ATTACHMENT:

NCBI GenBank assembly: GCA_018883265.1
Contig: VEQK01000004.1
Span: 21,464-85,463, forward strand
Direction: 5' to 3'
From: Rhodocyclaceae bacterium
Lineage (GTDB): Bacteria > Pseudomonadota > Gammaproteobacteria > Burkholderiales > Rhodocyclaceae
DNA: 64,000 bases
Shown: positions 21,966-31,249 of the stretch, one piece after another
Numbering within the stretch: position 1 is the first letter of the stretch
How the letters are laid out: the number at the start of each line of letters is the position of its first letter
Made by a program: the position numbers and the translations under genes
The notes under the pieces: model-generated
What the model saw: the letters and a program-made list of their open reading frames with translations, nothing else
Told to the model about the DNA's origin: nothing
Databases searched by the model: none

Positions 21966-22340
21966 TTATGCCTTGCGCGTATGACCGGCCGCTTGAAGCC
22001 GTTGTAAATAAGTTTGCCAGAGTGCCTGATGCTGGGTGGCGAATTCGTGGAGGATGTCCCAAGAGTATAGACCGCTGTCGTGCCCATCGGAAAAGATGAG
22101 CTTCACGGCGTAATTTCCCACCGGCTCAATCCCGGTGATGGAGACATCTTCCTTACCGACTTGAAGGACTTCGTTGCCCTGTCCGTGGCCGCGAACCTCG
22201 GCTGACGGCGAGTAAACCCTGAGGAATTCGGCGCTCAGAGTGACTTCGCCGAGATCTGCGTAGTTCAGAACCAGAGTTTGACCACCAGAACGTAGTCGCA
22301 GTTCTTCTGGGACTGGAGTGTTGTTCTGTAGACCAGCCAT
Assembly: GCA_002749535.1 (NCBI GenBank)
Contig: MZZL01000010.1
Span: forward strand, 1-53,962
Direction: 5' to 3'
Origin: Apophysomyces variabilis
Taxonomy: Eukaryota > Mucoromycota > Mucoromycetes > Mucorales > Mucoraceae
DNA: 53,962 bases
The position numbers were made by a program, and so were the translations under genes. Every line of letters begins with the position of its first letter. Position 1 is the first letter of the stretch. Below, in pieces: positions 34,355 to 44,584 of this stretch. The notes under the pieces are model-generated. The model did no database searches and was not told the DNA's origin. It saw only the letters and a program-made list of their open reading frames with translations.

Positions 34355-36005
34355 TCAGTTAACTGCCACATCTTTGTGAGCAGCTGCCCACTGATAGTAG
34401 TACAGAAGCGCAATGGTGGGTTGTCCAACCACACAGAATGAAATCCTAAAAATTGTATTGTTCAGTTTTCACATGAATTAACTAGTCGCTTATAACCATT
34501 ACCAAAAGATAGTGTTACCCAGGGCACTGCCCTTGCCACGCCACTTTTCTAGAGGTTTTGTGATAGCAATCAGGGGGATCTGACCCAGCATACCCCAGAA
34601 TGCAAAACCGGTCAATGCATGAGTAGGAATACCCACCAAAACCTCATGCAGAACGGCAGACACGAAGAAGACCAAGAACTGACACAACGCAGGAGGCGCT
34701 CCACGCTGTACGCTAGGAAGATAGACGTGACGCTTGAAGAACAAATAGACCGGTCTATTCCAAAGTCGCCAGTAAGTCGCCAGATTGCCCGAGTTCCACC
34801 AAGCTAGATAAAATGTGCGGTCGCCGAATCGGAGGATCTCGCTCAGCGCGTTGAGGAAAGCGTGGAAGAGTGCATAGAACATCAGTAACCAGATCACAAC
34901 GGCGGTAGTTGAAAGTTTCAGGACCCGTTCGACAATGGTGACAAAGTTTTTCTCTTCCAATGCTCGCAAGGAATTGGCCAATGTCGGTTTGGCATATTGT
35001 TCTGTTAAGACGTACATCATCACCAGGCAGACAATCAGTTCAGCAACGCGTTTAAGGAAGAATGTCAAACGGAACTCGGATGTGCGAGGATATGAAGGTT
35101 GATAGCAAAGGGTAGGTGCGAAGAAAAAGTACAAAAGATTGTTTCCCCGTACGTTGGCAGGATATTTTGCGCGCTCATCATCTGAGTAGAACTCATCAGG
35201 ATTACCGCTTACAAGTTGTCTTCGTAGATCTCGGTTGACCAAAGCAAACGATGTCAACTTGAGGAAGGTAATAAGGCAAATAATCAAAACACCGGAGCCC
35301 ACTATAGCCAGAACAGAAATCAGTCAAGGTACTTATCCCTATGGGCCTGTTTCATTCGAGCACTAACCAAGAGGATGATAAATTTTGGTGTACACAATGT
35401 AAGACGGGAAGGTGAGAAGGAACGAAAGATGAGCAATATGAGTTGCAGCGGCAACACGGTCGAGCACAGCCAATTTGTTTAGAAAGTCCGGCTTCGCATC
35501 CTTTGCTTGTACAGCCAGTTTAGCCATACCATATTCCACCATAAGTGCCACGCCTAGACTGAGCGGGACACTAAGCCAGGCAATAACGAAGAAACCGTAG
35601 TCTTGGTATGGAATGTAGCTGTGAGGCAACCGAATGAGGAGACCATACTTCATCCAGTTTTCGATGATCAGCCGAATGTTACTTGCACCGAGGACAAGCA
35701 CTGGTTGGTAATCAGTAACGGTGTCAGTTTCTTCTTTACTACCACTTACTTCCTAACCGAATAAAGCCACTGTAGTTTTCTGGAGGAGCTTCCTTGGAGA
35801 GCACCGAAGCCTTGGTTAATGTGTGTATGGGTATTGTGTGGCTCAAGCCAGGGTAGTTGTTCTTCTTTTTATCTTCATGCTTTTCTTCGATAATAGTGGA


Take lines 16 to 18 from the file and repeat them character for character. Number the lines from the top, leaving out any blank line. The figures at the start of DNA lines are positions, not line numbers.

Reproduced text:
Positions 21966-22340
21966 TTATGCCTTGCGCGTATGACCGGCCGCTTGAAGCC
22001 GTTGTAAATAAGTTTGCCAGAGTGCCTGATGCTGGGTGGCGAATTCGTGGAGGATGTCCCAAGAGTATAGACCGCTGTCGTGCCCATCGGAAAAGATGAG